What is the basic analytical profile?
An analytical profile refers to a set of established tests that are analysed as a group to study an organ, a tissue or even a pathology. There are profiles for specific population groups, such as pregnant women. Therefore, a multitude of analytical profiles have been created, each adapted to the needs of a particular profile. The most common are the basic profile, the renal profile, the lipid profile, the thyroid profile and the pregnancy profile.
A clinical analysis is an additional examination performed to confirm or rule out a diagnosis. It is performed in a laboratory and the aim is to study different biological samples from the patient. It is part of the health care process.
With such an analysis we can obtain an objective result. From the reference values established for each population, the medical staff can interpret all the data obtained and give a diagnosis. Test results can be quantitative (numbers) or qualitative (positive or negative results).
Blood is the most commonly used body fluid for testing. It is also quite common to use urine samples. Other samples, although less demanded, can be joint fluid, amniotic fluid, cerebrospinal fluid, saliva or exudates.
Whether qualitative or quantitative, each test has established normality values. With regard to quantitative tests, it should be noted that when the concentration obtained is higher than the established value, it is considered that there is an excess. If, on the other hand, it is below normal, there is a defect.
What analyses are included in the basic analytical profile?
A basic analytical profile analysis includes all clinical determinations that are essential to be able to generate a more or less comprehensive picture of how the patient’s body functions. There are a large number of substances in the body that can be analysed, but the basic analysis selects only the most important ones. These are the ones that can affect general health or the most relevant organs.
One of the functions of this type of analysis is to serve as a control in people who do not develop symptoms or previous pathologies. Without the analysis, it would not be possible to find out in advance if they have any disease. It is highly recommended to have such an analysis before any medical check-up and at least once a year.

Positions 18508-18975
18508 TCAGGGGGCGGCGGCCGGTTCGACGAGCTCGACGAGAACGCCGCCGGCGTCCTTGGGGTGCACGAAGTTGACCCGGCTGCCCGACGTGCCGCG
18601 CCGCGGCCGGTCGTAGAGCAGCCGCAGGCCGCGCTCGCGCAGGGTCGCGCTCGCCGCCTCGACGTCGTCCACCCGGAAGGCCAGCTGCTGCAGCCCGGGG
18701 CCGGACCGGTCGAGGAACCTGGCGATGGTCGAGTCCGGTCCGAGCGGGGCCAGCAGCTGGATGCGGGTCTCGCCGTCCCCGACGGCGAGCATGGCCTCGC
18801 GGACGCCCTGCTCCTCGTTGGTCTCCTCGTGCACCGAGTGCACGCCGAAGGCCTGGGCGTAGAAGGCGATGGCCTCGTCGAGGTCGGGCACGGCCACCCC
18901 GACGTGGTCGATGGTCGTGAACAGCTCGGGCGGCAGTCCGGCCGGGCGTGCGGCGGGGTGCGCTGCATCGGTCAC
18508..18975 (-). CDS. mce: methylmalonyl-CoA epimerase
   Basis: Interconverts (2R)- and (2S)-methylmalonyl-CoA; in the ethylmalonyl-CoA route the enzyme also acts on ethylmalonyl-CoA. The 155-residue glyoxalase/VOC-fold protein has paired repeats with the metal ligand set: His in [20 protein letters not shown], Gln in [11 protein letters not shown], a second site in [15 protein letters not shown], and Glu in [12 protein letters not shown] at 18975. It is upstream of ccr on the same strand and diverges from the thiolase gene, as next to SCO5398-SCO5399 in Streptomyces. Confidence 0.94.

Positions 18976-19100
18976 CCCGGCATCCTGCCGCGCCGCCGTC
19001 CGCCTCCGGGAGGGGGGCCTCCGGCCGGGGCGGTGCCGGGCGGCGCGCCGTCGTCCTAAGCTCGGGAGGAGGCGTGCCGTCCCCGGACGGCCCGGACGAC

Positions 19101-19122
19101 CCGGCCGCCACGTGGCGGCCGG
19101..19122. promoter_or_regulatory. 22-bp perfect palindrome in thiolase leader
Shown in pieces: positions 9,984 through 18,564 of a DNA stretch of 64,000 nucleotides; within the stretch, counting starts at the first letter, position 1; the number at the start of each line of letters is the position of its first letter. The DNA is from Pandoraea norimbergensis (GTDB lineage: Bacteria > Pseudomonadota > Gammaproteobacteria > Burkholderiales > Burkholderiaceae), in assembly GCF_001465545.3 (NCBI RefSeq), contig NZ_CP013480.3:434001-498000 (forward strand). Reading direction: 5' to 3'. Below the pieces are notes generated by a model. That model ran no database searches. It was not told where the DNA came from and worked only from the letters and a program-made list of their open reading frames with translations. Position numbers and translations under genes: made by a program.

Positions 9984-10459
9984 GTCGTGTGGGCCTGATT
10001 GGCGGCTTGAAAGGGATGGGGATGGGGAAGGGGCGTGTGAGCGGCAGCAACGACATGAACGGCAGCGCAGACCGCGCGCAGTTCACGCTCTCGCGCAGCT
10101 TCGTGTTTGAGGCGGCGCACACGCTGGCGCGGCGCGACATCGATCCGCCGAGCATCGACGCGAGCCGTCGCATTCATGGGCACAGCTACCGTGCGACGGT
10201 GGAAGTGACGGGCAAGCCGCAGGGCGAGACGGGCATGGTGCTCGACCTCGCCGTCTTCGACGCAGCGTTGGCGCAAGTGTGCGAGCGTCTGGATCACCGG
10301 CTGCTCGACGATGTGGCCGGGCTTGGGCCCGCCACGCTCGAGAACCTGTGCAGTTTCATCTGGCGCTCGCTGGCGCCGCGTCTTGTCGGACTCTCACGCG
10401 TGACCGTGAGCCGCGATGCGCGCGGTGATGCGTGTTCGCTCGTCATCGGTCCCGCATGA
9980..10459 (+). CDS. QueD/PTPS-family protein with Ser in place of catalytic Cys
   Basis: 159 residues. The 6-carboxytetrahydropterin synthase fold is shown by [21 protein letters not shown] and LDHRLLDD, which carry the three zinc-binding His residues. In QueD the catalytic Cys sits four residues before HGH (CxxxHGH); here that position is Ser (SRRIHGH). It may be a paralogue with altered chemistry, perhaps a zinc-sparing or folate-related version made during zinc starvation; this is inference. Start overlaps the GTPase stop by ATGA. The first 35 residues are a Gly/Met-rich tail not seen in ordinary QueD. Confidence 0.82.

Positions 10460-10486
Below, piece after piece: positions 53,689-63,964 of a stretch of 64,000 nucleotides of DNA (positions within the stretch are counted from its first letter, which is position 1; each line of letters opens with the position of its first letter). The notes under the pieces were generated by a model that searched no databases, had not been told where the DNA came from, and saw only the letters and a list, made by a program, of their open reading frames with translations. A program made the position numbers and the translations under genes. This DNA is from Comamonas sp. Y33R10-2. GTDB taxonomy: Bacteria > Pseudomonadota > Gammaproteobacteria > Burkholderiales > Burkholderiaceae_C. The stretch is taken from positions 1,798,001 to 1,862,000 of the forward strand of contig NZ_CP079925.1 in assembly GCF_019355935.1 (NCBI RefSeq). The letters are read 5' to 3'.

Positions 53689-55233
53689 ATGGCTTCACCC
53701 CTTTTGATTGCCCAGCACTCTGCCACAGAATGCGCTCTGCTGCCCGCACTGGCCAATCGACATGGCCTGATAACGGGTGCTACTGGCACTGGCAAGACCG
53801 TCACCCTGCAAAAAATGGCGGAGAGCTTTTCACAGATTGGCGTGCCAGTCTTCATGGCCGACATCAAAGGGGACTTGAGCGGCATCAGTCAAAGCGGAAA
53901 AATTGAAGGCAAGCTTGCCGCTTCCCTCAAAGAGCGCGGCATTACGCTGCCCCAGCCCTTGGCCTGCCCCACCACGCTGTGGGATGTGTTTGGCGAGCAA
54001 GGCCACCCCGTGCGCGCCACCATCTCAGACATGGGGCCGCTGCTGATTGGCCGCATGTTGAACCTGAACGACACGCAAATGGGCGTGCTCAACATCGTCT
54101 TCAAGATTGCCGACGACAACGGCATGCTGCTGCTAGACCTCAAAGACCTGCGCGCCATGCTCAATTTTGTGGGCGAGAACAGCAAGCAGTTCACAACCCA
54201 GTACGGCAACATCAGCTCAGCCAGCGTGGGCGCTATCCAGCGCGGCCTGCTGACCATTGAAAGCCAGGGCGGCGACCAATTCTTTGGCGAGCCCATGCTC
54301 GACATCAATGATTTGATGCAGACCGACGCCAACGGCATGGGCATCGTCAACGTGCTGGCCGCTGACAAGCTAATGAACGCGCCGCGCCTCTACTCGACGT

The basic analysis requires certain conditions: the patient must come to the medical centre strictly fasting for 8 to 12 hours. He or she must also bring a urine sample with him or her, having been explained how to obtain it, which he or she will give to the health staff on arrival. They will be in charge of collecting the second sample required for the analysis: a venous blood sample.
With these 2 samples, the analysis can be carried out, which will include the following tests:
- Total serum cholesterol. This can be used to determine whether the patient is likely to develop heart disease and to assess the effectiveness of lipid-lowering treatment.
- Serum glucose. A timely analysis of glucose can detect and diagnose pre-diabetes, diabetes, hyperglycaemia and hypoglycaemia.
- Serum creatinine. By comparing the amount of creatinine in the blood to a standard reference amount, we can tell if the kidneys are functioning properly.
- Serum urea. Its purpose is to assess kidney function. It is recommended that you do not eat a high-protein diet in the 24 hours prior to the test so that the results are as accurate as possible.
- Serum triglycerides. Testing triglycerides allows you to calculate the level of LDL cholesterol in the patient and to assess the risk of possible heart disease.
- Aspartate aminotransferase [GOT]. This is used to assess for liver damage and helps to identify possible liver damage.
- Alanine aminotransferase [GPT]. This enzyme is also used to detect liver damage.
- Serum gamma glutamyl transpeptidase [GGT]. Measures the amount of GGT in the blood. With this test, we can tell whether liver damage is due to liver disease or bone disease.
- Haematological count. This count measures the number of red blood cells, white blood cells, the total amount of haemoglobin in the blood and the part of the blood that is made up of red blood cells.
- Leukocyte formula. With it we can find out the cause of an alteration in the white blood cell count.